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Synthetic opioids continue to be the main driver for drug overdoses, according to the CDC

Posted at 5:39 PM, Jul 15, 2022
and last updated 2022-07-15 17:54:03-04

According to the CDC, drug overdose deaths remain high across the country and synthetic opioids, are the main driver.

The CDC also reports that Florida is second in the nation when it comes to overdose deaths.

It’s something more rural parts of the state, like Gadsden county, are dealing with for the first time. Law enforcement there tell ABC Action News they can't fight it alone.

“We have asked for assistance from the Hillsborough County Sheriff’s Office—we specifically asked for assistance in training dealing with deaths, and investigations involving overdoses, especially those involving fentanyl," said Colonel Bobby Collins, Law Enforcement Bureau Chief Gadsden County.

Hillsborough County Sheriff's Office told ABC Action News that investigators will head to Gadsden County on Monday to assist in a training course which will help address the epidemic plaguing communities across the country.

“It's a huge problem here in the Tampa Bay area," said Ellen Snelling, the Board Chair of the Hillsborough County Anti-Drug Alliance.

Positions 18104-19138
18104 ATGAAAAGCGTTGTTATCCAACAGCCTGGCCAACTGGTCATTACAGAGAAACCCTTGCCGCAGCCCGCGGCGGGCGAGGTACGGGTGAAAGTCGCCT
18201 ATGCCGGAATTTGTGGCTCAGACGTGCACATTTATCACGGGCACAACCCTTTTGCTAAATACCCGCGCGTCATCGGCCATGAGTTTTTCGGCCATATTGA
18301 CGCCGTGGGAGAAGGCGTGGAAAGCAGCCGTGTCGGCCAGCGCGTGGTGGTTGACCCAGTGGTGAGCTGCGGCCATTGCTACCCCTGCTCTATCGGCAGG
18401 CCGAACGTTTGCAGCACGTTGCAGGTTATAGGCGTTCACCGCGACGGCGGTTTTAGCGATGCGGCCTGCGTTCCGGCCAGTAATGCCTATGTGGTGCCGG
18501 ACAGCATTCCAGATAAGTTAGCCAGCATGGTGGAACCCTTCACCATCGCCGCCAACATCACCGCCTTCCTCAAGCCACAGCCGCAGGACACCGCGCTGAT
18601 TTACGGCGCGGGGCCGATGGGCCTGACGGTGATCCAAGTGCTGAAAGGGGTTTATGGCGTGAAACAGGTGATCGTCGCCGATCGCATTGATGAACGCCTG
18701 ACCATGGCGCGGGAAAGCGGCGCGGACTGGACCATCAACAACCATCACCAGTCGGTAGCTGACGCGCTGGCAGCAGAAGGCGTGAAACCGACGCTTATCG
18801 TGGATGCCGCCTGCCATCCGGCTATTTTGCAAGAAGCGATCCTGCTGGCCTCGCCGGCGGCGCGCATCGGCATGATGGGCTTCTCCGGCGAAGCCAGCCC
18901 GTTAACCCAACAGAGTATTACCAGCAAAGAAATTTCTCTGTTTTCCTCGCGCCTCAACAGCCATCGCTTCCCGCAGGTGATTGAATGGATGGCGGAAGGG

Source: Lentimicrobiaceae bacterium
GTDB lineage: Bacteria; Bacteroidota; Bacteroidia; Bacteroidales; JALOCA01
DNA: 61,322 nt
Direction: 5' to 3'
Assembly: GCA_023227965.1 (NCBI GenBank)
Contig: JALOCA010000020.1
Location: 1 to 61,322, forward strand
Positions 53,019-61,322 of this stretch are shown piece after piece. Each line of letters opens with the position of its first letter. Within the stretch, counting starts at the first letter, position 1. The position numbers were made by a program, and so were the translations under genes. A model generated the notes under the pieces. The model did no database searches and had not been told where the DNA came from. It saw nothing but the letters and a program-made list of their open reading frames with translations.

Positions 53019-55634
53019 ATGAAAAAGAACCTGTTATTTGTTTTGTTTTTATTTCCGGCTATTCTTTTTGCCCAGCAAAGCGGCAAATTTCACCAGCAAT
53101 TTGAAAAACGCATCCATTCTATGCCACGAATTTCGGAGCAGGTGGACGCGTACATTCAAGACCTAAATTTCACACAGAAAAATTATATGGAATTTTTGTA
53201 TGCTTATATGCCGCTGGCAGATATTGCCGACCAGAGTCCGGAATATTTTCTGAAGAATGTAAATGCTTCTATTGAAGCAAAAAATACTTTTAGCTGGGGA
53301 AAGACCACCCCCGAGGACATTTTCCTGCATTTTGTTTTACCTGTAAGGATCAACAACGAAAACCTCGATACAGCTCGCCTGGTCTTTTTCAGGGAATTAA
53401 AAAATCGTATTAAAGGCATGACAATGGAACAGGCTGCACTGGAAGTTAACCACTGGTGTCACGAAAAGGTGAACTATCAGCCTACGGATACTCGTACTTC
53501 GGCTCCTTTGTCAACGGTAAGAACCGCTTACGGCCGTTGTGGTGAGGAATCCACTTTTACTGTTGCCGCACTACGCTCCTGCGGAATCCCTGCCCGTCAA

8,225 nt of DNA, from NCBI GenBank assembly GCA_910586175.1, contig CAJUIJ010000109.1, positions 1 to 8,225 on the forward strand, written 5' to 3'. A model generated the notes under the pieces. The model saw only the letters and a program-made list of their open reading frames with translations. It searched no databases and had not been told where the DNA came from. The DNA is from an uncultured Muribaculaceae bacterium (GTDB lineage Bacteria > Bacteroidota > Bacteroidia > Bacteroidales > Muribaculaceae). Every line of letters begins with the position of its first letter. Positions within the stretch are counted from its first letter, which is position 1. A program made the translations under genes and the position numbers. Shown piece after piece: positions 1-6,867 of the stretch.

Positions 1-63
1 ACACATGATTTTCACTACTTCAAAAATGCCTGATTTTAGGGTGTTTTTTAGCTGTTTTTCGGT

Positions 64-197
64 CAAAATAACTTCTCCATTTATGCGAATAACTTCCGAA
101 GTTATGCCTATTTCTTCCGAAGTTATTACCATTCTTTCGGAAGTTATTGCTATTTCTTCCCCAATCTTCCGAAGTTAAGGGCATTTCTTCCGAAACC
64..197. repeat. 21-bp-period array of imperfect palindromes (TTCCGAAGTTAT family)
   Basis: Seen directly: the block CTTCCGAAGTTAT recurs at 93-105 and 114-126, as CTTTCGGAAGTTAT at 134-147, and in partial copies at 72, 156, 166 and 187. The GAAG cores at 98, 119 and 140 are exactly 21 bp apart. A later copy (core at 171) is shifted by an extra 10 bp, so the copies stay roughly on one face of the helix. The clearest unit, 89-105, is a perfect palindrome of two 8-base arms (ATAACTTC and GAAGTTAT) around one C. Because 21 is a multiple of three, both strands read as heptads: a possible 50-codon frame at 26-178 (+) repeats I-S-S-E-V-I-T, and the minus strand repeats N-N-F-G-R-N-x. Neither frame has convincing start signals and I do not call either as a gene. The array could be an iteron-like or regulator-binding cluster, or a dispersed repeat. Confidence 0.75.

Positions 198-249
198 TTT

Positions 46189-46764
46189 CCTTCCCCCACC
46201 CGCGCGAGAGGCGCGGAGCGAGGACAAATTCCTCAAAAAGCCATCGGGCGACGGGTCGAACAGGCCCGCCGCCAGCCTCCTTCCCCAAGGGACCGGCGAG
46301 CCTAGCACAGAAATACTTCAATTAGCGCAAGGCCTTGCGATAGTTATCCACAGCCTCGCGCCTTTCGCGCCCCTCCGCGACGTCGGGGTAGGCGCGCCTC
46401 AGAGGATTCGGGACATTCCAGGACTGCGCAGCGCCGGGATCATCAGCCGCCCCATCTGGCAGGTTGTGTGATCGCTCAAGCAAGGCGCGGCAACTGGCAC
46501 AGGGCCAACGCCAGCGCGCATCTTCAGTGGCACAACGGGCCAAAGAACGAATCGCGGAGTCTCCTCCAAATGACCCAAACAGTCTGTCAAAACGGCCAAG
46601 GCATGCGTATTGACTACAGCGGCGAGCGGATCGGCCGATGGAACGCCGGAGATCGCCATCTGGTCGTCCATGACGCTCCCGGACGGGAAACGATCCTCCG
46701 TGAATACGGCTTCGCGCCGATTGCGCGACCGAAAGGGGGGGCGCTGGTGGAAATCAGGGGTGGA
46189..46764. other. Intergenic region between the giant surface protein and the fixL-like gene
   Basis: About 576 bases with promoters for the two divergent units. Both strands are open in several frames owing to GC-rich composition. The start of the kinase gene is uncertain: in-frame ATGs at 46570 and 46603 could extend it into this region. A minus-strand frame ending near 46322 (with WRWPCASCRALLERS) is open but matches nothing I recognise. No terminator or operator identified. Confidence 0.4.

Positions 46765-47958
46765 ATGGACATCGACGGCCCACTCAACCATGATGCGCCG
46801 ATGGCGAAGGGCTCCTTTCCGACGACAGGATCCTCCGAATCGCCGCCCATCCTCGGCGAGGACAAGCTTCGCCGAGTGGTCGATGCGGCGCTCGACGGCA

Data from the Hillsborough County Medical Examiner Department showed drug overdoses in the last decade have been on a steady incline.

“In 2021, everything was headed up with fentanyl as the main driver for overdoses," Snelling added.

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She told me her focus is raising awareness on what drugs can do, hoping families don’t go through the same thing she did.

"I lost my brother to a fentanyl overdose. It was in, he was using heroin at the time, he did not know there's fentanyl in it. It killed him. So I feel, my heart breaks for the families affected," Snelling explained.

The CDC reportsmore than 7,000 people in Florida died from drug overdose in 2020.

Snelling said as drug overdoses continue to rise it’s crucial people take extra precautions.

"I have two narcan containers in my house. And I think everyone should have narcan. That's the point we're at right now," Snelling said.